Except for pre-exposure data, analyses of variance were followed by a Student’s t test and Williams' test for a dose-related response, although only Williams' test was reported. The Kruskal-Wallis analyses were followed by Shirley's test, the non-parametric equivalent of the t test and Williams' tests.
Where appropriate, analysis of covariance was used in place of analysis of variance in the above sequence. For organ weight dat4 the final bodyweight was used as covariate in an attempt to allow for differences in bodyweight which might influence the organ weights.
For microscopic findings Fisher’s exact test was employed to detect treatment-related differences.

Results and discussion

Results of examinations

Clinical signs:
no effects observed
no mortality observed
Body weight and weight changes:
no effects observed
Food consumption and compound intake (if feeding study):
no effects observed
Food efficiency:
not specified
Water consumption and compound intake (if drinking water study):
no effects observed
Ophthalmological findings:
no effects observed
Haematological findings:
no effects observed
Clinical biochemistry findings:
effects observed, treatment-related
Urinalysis findings:
no effects observed
Behaviour (functional findings):
not specified
Organ weight findings including organ / body weight ratios:
effects observed, treatment-related
Gross pathological findings:
no effects observed
Histopathological findings: non-neoplastic:
effects observed, treatment-related
Histopathological findings: neoplastic:
no effects observed
Details on results:
At termination, increased inorganic fluoride concentrations in urine, bones, and teeth were evident for rats in the high dose cryolite (4.6 mg/m3) and the sodium fluoride dose group. Aluminium concentrations in the urine were increased in both sexes in the high and mid dose cryolite group, and in females in the low dose cryolite group. However, a dose relationship was not evident for this effect. Fluoride concentrations in bones and in tooth samples were increased in rats of both sexes of high dose cryolite group. Analysed values for aluminium in bones and teeth were below the limit of detection for the method of analysis used. After 13 weeks of recovery the fluoride levels and the aluminium concentrations in the urine and the fluoride concentration in the teeth of all groups returned to the control range, whereas the fluoride concentration in bones remained unchanged compared to terminal concentrations (no evidence for recovery was seen). Since the increased aluminium and inorganic fluoride excretion via urine could not be correlated to toxic effects, these findings were not considered to be toxicologically adverse.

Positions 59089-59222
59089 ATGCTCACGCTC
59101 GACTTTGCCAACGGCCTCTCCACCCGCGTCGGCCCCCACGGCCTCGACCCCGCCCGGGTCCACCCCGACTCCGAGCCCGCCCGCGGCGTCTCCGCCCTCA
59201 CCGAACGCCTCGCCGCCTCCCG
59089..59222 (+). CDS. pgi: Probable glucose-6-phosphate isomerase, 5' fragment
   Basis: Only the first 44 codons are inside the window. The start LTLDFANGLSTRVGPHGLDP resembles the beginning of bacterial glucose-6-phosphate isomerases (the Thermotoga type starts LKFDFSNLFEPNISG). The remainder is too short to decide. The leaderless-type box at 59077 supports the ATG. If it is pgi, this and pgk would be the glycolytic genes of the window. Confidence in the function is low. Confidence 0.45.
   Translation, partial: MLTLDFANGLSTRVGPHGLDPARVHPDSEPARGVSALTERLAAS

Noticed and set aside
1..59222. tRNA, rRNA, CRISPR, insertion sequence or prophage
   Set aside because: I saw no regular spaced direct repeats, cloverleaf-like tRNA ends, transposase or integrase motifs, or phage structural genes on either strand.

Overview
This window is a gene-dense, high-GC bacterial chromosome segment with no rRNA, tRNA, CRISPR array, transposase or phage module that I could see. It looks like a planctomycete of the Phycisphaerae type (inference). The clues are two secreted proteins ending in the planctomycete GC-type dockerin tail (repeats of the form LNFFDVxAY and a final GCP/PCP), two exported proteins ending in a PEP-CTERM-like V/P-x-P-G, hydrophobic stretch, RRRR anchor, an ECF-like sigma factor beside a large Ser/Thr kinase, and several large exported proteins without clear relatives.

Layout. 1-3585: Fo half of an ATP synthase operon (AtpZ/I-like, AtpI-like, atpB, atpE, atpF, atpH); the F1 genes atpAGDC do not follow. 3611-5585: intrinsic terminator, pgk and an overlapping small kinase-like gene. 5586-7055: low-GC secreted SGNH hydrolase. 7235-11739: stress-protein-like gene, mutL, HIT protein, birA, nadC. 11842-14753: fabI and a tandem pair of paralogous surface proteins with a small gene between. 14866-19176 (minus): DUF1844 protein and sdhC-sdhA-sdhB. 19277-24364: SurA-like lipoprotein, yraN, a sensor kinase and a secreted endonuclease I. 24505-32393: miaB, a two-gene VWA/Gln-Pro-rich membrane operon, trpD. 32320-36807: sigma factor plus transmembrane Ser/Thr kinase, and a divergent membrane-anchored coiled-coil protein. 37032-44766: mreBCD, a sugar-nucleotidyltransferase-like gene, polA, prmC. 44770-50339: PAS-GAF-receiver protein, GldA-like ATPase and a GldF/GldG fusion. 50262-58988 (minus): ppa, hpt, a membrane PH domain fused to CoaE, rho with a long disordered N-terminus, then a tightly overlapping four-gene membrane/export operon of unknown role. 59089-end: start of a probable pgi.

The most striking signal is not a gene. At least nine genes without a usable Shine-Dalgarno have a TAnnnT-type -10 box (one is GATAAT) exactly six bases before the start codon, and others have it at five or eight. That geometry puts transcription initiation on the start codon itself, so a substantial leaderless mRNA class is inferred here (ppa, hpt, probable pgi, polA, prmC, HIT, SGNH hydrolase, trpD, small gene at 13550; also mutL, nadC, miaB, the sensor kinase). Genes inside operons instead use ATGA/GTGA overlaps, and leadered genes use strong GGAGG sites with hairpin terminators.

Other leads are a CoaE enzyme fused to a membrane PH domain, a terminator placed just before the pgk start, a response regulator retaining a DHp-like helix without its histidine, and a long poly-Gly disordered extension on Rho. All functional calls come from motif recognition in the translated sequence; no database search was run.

At termination, increased lung weights were present in rats of both sexes of the high dose cryolite group. A similar but less obvious effect was present following 13 weeks of recovery.